I then followed the rbenv guide for installing it to my shell so it would be available when I’m running commands remotely via Capistrano. You can set that shell for that user with chsh -s /bin/bash — using Bash, for example, with a ~/.bash_profile that looks like this:

export PATH="$HOME/.rbenv/bin:$PATH" eval "$(rbenv init -)"

JavaScript Runtime

We need a runtime for compilation of the Javascript components. I ended up just installing Node on the host machine, but you can also add something like mini_racer to your Gemfile to add support as well.


$ cap production deploy

Additional Setup

This is all open-source, so you can of-course check out the rest of the app configuration on GitHub: https://github.com/ceruleanlabs/ceruleanlabs.com The rest of the changes I had to make mostly centered around configuring the Rails app with the correct database credentials, libraries, etc. I should’ve written my steps down better haha, but you’ll find the rest of what’s configured in the repo.

Useful Docs and Guides

Step 2: CircleCI and S3 Buckets

The second part took longer than usual. Part of this was because I was wrestling with DNS — I don’t think DNS changes ever go quickly — but the other part was because I was hit with another bout of depression. #yaydepression

For the second part I configured CircleCI to build and deploy this blog to an S3 bucket, which I reconfigured with the slidingdown.com URL by using Route 53 as my new DNS provider.


This part was pretty fun. I first setup Docker to make sure it could containerize correctly. This helped me debug a JS dependency for Middleman — something I quickly fixed with mini_racer. Next I figured out how to get it to build on CircleCI. CircleCI lets you build one project for free, which is why I’m having it run my blog, which is a private repo.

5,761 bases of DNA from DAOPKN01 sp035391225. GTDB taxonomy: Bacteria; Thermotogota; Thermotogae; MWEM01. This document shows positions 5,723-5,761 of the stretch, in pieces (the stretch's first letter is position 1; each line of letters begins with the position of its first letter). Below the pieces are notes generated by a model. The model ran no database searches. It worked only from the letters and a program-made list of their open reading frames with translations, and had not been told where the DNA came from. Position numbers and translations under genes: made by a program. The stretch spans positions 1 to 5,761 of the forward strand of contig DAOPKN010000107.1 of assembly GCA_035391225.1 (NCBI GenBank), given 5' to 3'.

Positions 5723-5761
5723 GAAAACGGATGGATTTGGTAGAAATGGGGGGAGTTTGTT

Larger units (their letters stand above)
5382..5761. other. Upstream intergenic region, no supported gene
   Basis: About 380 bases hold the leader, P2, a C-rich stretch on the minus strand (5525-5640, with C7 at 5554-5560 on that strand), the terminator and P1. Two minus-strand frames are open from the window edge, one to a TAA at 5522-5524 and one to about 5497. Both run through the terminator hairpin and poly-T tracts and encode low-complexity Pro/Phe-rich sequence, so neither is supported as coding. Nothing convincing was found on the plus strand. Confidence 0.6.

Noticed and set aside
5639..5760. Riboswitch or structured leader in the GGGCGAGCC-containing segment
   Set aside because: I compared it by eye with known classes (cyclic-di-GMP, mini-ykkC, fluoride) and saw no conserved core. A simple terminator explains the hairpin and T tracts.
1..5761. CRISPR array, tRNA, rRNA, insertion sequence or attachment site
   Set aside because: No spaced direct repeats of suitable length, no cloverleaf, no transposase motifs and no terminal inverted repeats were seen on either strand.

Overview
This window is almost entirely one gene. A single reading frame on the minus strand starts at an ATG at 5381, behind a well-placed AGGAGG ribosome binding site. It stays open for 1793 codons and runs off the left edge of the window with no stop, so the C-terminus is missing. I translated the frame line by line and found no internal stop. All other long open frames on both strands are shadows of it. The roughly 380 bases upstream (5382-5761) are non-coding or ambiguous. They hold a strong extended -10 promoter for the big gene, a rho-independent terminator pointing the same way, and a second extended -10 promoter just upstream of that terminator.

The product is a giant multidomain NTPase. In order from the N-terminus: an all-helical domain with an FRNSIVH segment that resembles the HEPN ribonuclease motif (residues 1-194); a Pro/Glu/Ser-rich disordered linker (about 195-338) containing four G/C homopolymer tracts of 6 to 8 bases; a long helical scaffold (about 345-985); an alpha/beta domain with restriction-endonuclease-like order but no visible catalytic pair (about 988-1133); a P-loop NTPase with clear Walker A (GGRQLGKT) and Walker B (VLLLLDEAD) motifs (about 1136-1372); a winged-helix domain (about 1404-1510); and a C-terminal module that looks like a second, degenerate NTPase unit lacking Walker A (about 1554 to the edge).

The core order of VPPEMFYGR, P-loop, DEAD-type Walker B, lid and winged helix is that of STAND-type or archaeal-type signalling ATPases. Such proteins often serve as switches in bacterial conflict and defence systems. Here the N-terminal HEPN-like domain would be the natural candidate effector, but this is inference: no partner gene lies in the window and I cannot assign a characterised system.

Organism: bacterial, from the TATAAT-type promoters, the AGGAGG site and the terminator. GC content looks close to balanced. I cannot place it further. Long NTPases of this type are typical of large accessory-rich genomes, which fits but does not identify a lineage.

One useful piece of information was understanding how to persist data in workflows. The diagram in the article really helped and I was able to cobble the rest together using documentation.

AWS Configuration

The S3 configuration was really straightforward once I got the hang of the naming conventions and what how permission should be setup. I followed Amazon’s guide for setting up a custom domain static site And if you’re wary about copypasta’ing the policy into your bucket’s config, you can get the same results from using the AWS Policy Generator.

Getting CircleCI authenticated was also really easy — I created an IAM user specifically for CircleCI and gave it S3 permissions.

The most annoying part was figuring out I needed to switch from my own DNS provider to Route 53. I was trying to setup my own CNAME record and it didn’t take — S3 balked at my configuration. So I made the switch and everything worked magically.

Putting it all together

And now CI/CD for my blog works! The only nice-to-have I really want to have is SSL support. It’s not necessary because I host a static site, but it’s where the web is heading and Firefox gets angry. There might be an option using CloudFront that I can explore.

Two Related Emotions

I had a breakdown yesterday — it was the last hours of a long day, that long day being the last day of a long month. So as I descended into a ball of snot and tears, two primary emotions came to the forefront.

I am dumb

I can’t measure up to the company I keep. The gap between them and me is too great — there’s no way I can catch up. They’re all doing amazing things and I struggle with the most basic. That includes this mental illness. Why can’t I be smart enough to beat this? Why is it so irrational, but I still can’t outthink it?

I am a burden

I should remove myself from the company I keep. I’m only holding them back — they give me their precious time out of charity or pity, and I don’t know which is worse. Imagine the mental gymnastics they must do to call me their friend! I’ll be doing the world a service if I just go away.

Neither of those are true

I talked to my mom for an hour and a half last night. She really likes to talk — a trait I didn’t always appreciate growing up, but now it is exactly what I need for times like this. We talked about growing up as an immigrant, how my sister and I are similar and different, about what Mom went through when Dad passed away, cartoons. My mom likes her goofy metaphors, something I now understand I got from her — she likened my current situation to being flattened by an anvil. And even though I’m flattened, I’m just popping my feet back out and waddling around. My goal is to become 3D again.